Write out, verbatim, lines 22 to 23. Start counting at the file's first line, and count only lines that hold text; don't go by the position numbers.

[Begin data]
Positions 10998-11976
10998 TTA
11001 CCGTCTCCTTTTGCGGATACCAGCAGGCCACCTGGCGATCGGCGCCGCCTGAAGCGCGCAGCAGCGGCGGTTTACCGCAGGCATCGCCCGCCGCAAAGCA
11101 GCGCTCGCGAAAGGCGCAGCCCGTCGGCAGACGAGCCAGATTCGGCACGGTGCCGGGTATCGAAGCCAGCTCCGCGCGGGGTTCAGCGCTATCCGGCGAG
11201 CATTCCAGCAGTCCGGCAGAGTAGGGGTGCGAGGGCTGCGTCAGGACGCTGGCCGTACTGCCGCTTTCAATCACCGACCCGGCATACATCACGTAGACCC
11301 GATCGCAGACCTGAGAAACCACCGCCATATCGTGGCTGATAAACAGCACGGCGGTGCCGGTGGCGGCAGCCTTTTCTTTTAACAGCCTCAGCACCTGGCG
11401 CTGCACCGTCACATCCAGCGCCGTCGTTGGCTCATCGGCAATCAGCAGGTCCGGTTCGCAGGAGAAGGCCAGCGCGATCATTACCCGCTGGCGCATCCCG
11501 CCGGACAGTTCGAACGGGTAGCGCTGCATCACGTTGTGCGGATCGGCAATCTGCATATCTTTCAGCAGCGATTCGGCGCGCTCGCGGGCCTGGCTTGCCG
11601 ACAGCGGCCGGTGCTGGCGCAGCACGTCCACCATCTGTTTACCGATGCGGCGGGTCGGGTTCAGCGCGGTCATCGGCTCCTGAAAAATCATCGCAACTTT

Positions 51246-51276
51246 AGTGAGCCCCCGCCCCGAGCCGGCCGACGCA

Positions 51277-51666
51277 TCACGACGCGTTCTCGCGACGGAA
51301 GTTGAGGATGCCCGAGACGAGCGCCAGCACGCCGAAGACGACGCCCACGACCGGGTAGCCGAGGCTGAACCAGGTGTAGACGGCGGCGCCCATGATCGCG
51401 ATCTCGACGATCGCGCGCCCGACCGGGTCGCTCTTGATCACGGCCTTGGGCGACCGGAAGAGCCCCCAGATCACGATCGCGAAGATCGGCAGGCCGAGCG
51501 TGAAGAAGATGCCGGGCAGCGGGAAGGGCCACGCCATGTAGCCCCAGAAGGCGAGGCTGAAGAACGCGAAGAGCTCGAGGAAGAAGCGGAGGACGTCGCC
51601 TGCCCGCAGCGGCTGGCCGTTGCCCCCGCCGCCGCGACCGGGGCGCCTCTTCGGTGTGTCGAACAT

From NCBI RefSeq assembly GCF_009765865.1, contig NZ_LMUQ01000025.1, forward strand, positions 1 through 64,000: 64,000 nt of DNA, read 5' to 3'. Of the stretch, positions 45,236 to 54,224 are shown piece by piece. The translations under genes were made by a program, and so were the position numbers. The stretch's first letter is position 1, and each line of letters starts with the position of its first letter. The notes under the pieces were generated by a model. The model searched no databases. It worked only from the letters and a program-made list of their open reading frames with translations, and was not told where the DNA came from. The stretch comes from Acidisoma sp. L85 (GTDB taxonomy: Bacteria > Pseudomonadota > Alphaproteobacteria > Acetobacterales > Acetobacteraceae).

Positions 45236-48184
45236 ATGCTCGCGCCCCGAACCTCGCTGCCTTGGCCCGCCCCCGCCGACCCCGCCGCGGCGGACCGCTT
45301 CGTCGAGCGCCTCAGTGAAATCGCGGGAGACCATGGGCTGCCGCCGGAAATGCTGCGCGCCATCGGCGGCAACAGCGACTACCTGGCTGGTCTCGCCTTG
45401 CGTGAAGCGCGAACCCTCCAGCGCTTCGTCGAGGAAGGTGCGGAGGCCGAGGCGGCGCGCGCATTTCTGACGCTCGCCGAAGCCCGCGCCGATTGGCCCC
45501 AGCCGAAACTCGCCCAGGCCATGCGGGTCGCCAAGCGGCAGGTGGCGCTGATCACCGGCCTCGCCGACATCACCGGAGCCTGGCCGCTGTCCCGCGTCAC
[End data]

45401 CGTGAAGCGCGAACCCTCCAGCGCTTCGTCGAGGAAGGTGCGGAGGCCGAGGCGGCGCGCGCATTTCTGACGCTCGCCGAAGCCCGCGCCGATTGGCCCC
45501 AGCCGAAACTCGCCCAGGCCATGCGGGTCGCCAAGCGGCAGGTGGCGCTGATCACCGGCCTCGCCGACATCACCGGAGCCTGGCCGCTGTCCCGCGTCAC